Fire up most video games and you enter a parallel universe where the laws of physics do not apply. Trajectories, collisions, explosions all behave differently than they do here on Earth. While graphics resolution and sound quality have dramatically improved in recent years, the underlying physics have remained primitive.
That’s about to change. In their continuing quest for greater realism, game makers are upgrading and designing new 3-D simulation games by injecting a heavy dose of real-world physics. “Game developers always need to find new things to innovate and for many today that means better physics,” notes Chris Hecker, a technical developer at Definition Six, a Seattle-based game company who has organized talks on physics at developers’ conventions.
With more computer power and proper skills, developers are able to design games in which the underlying properties of many game objects-not just a few-conform to the laws of physics. Weapons, bridges and vehicles need no longer follow scripted patterns. Instead, objects can be programmed with an underlying set of rules that let them fall, stack, slide and sink in an intuitive manner, displaying the variety we experience in everyday life. For players of motor racing, flight simulations, and all manner of action and shoot-em-up games, this means far more lifelike and unpredictable explosions, collapses and collisions. Game worlds will now be enhanced with rippling waves, pouring rain, sinewy smoke and flickering fires.
Thanks to enhanced game physics, players will be able to smash through windows, pick up manhole covers and feel the heft and weight of different weapons. They will experience massive explosions where particles and shrapnel spin wildly out of control, exerting a force on everything in their course of flight. This will be a vast improvement, developers say, over today’s typical action game, in which an explosion may result in a static cartoon graphic that says “Kaboom.”
Some predict that creating these complex, algorithm-driven, 3-D simulations will require an overhaul in the way games are designed. Game companies may find they need to form teams of physics- and math-savvy programmers. Irving, Texasbased Motorsims, for example, has hired a PhD in vehicle collision and handling
dynamics along with a former principal engineer in aerospace guidance from Boeing to work on its new racing games.
Another strategy is to license a physics game engine produced by one of several new companies, such as Telekinesys in Dublin and Ipion in Munich. One company -two-year-old MathEngine-employs 50 physicists, mathematicians and computer programmers. These experts, located at the company’s headquarters in Oxford, England, and five other facilities around the world, work as a virtual team to create physics engines. Will Osborn, who studied theoretical physics at Cambridge University and now directs Math-Engine’s research group, explains his new profession’s appeal: “Instead of wondering where my research funding is going to come from every year, I get to work on a whole range of physics-aerodynamics, rigid body dynamics, fluid dynamics, and graphic and rendering techniques.”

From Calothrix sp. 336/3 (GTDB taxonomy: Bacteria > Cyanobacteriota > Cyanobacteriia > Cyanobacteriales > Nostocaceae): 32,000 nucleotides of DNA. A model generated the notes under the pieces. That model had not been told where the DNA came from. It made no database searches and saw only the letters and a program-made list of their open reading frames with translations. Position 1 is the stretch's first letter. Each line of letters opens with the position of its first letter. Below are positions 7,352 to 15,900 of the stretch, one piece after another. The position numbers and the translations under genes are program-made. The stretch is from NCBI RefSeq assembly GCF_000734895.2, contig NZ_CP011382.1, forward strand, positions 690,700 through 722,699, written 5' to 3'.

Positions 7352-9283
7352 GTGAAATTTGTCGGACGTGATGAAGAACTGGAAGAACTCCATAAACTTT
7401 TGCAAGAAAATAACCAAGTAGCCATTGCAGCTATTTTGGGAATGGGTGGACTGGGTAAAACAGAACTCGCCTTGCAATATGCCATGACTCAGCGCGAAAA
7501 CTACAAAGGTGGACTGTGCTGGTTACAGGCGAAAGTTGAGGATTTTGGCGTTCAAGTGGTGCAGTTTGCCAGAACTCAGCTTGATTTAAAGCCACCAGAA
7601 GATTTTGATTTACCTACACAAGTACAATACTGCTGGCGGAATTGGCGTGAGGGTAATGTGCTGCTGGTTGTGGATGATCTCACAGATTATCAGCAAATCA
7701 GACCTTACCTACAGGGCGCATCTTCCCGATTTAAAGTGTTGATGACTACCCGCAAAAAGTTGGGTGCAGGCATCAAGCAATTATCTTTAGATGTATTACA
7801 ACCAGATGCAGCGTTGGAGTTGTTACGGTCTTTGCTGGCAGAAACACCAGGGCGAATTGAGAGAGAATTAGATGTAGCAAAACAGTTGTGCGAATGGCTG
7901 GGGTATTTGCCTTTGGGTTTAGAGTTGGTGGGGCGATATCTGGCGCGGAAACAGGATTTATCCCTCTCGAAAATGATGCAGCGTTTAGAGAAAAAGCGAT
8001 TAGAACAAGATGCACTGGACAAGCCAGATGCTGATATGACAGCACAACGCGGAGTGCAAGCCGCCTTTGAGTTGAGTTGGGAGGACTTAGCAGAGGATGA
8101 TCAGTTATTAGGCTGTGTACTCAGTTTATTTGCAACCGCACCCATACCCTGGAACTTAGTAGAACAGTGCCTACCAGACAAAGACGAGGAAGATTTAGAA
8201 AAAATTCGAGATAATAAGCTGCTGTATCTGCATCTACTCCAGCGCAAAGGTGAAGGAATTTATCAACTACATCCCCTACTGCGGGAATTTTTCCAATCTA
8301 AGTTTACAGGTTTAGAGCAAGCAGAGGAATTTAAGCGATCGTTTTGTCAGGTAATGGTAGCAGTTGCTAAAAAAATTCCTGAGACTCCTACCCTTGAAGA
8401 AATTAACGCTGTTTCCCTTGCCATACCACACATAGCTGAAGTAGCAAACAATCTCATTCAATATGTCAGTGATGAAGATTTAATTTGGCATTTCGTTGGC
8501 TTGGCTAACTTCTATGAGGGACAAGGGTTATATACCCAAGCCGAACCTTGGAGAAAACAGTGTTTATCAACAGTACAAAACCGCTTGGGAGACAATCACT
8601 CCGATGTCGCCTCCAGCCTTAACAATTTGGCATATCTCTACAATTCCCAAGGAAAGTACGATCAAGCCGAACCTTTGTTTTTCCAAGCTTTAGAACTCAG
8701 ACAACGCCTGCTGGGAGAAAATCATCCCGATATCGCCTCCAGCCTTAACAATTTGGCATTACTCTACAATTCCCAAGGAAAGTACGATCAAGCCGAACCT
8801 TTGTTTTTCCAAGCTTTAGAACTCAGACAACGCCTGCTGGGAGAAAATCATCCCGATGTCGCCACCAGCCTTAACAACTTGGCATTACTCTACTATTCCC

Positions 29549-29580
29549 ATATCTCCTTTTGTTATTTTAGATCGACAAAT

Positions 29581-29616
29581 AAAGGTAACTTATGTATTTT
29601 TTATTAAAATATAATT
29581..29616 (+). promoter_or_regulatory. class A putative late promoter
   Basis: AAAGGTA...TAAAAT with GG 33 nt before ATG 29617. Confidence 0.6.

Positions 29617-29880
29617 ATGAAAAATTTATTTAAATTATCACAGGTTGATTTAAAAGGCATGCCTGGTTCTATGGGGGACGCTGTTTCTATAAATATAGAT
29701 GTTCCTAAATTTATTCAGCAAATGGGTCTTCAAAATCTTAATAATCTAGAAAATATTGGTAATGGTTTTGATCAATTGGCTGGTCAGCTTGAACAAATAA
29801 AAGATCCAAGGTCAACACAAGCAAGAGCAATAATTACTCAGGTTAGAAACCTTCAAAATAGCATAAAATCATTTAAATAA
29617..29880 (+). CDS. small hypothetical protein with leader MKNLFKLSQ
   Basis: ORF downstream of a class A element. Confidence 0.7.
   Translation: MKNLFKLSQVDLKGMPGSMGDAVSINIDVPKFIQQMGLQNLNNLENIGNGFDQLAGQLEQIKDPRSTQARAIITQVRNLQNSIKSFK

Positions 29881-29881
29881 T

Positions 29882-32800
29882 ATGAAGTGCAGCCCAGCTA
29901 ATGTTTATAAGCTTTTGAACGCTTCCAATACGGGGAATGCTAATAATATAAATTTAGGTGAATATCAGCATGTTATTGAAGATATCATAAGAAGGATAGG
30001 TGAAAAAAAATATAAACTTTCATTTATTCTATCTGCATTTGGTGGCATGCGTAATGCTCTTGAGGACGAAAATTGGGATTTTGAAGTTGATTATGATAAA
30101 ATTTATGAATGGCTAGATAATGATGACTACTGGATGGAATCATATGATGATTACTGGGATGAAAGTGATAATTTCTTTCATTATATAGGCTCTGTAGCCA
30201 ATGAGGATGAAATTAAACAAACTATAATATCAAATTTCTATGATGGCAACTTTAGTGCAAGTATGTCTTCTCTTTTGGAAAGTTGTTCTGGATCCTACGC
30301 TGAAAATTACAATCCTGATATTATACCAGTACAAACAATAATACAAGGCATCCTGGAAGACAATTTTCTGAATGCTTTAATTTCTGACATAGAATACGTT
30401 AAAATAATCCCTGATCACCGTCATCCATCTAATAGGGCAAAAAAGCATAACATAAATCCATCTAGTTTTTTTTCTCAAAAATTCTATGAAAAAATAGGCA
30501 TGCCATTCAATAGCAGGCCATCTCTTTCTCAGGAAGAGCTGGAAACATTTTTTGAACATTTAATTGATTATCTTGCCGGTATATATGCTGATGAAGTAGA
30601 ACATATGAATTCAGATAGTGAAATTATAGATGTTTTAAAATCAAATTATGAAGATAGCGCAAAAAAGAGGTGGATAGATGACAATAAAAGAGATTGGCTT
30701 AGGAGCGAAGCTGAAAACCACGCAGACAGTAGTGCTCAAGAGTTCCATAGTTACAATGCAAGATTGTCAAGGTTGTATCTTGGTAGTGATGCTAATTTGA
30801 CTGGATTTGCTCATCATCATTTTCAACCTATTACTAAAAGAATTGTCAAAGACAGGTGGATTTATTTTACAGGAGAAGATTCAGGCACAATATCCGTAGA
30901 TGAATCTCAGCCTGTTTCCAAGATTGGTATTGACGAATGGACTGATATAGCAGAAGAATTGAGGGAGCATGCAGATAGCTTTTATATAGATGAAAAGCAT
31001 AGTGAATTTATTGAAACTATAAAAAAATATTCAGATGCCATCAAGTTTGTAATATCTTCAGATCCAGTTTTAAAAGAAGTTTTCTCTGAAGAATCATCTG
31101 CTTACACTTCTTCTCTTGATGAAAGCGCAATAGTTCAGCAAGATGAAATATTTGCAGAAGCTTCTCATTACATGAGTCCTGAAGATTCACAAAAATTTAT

MathEngine’s physics engine is one of several tools sanctioned for the next generation Sony Playstation game console. The software enables developers to add complex physical behavior to real-time, 3-D environments without having to derive the complicated mathematics from scratch. By using it, game makers are able to add interactive and dynamic sequences in hours rather than days or weeks. Simple visual demos on the company Web site show animations of swirling leaves and other examples of complex physics that the MathEngine kit makes easy (www.mathengine.com/Product/demos.htm).
You’d think game developers would welcome these new tools with open arms. But in fact, some have mixed feelings. Ken Perlin, founder of New York’s Improv Technologies and creator of a new “cartoon physics” tool for developers, says the key element for a successful game is that the characters are believable-which is not the same as being realistic. Computer game design has never been about modeling reality, insists Noah Falstein, founder of The Inspiracy, a game consulting firm in Greenbrae, Calif. Instead, he says, it has mostly been about creating illusions of reality:” Witness the popularity of the Star Wars Pod Racer games-George Lucas is a genius at creating a fantasy that feels right,’ despite gross violations of physical laws.”
But just as earlier advances in computing hardware ratcheted up game players’ expectations for graphic precision and audio quality, the movement toward realistic physics has too much momentum to stop.”Now that the computational power of PCs and game machines is so much more advanced, the element of physics in every game is going to keep on increasing,” says Michael Valdez, a game developer at Looking Glass Studios in Cambridge, Mass., who came to games via the study of aeronautics at MIT and work at NASA’s Jet Propulsion Laboratory.
With the recent uproar over video game violence, of course, enhanced realism may not be exactly what society’s doctors order. But the consumers of games will be the ones whose tastes prevail-and those consumers will probably develop a taste for the “new physics” just as soon as it comes online.